As time and the seasons wore on, we the audience were forced to ingest disappointment after heartbreak after failure. Places that should have been safe collapsed for various reasons, though more often than not it was the people inside that brought about ruin and destruction, rather than the zombie hordes outside. Rick and the gang move from place to place, searching for that community or mountain or fortress where they can protect themselves and nurture what little they have in the hopes of reigniting civilization. And time after time, they are thwarted.

Image copyright AMC

It’s not difficult for the believer to see this as an allegory for our own souls in our quests to find peace and salvation. Those who do not yet know the grace of God are wanderers in the wilderness of their own lives, despite their protests to the contrary. Our sinful natures drive us to seek solace in the things of this world – money, love, success, entertainment, sensations, ambition, etc. Yet they inevitably crumble, often sabotaged by the very natures that drove us to seek refuge in the first place. The lover cheats; the workaholic pushes legal limits; the hedonist ODs; the superstar burns out. Nothing offers us the sanctuary we thought it would when we first laid eyes on it. But we keep looking, and we know that we cannot stop or we will perish.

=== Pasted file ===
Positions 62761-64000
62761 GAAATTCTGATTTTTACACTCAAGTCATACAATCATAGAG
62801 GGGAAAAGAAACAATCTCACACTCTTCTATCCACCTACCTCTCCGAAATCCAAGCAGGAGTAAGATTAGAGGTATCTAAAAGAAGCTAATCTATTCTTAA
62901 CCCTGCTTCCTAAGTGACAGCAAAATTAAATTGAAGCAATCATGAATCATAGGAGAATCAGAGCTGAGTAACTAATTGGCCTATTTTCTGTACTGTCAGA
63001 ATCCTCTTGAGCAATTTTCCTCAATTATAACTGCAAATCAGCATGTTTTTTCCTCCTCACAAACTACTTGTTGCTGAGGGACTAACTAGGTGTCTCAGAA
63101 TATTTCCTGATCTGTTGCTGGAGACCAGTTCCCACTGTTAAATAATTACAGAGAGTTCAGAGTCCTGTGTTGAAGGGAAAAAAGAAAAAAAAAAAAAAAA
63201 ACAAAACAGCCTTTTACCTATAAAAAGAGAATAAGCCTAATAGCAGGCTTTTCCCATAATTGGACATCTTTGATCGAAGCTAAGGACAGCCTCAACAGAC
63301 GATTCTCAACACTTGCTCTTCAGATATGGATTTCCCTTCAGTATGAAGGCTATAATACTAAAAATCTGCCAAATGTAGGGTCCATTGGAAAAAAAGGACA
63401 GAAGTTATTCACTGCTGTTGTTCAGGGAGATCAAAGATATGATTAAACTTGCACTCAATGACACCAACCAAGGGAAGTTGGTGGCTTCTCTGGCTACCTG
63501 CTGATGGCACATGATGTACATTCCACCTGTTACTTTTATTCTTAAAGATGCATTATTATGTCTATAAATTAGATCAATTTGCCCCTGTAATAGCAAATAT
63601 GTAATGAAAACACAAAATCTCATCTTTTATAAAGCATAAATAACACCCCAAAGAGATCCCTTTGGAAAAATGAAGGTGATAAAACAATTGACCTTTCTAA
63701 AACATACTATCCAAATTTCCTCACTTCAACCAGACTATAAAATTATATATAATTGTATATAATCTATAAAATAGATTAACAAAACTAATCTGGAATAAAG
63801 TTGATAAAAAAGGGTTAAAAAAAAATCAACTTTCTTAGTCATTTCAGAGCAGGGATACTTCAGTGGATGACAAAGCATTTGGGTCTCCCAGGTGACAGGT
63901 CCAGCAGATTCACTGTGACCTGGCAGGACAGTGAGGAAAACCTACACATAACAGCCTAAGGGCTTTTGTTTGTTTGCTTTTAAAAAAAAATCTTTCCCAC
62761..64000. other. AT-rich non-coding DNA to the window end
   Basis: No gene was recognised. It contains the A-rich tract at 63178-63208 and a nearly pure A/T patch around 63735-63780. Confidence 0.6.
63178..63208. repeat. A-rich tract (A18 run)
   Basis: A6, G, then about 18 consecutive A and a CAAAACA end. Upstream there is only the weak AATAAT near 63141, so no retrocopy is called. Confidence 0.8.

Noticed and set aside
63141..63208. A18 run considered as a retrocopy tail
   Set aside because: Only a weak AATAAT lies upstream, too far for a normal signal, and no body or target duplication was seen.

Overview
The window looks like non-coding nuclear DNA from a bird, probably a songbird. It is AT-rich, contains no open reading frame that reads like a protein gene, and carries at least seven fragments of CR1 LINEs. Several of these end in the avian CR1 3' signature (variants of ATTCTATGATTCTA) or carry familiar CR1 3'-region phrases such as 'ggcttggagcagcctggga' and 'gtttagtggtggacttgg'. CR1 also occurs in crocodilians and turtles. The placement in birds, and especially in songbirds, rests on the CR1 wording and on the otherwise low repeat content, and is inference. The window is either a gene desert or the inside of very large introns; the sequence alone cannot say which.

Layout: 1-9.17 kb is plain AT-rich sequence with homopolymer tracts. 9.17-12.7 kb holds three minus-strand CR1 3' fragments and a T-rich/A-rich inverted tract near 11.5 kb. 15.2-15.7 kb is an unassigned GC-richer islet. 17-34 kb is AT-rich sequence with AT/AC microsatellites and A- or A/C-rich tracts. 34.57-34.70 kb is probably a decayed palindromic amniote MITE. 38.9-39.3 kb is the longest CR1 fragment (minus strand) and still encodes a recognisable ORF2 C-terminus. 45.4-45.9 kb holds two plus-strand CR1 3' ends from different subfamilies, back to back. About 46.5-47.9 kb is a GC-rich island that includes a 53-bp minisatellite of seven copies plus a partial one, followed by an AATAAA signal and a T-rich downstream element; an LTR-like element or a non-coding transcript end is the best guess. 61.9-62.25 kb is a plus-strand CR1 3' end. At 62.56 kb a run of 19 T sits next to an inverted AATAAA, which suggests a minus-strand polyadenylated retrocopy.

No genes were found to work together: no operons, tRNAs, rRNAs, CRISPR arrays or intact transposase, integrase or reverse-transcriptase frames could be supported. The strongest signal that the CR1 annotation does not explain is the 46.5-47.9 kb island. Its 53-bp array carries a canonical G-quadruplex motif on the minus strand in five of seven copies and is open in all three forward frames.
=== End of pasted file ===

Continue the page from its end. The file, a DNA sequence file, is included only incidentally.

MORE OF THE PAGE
The truth is that nothing we do can save us. No matter how high the walls may be or how strong the fence is, it will eventually fail. Only surrendering to God’s limitless grace can give us rest and safety. Perhaps Rick and his friends should give prayer a try. After the recent season finale, they’re going to need all the divine help they can get…

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Lisa
Guest

I enjoy TWD. At times the gore-factor is a bit much, but there’s much more of the other “relationship” stuff than the gore, so that’s what keeps me coming back. I will admit to being drawn to the post-apocalyptic scenario. I love seeing people being pushed to their limits and trying to survive. They have had some exploration of faith in the context of this disaster, too. Not sure they always get that right but at least they talk about it from time to time.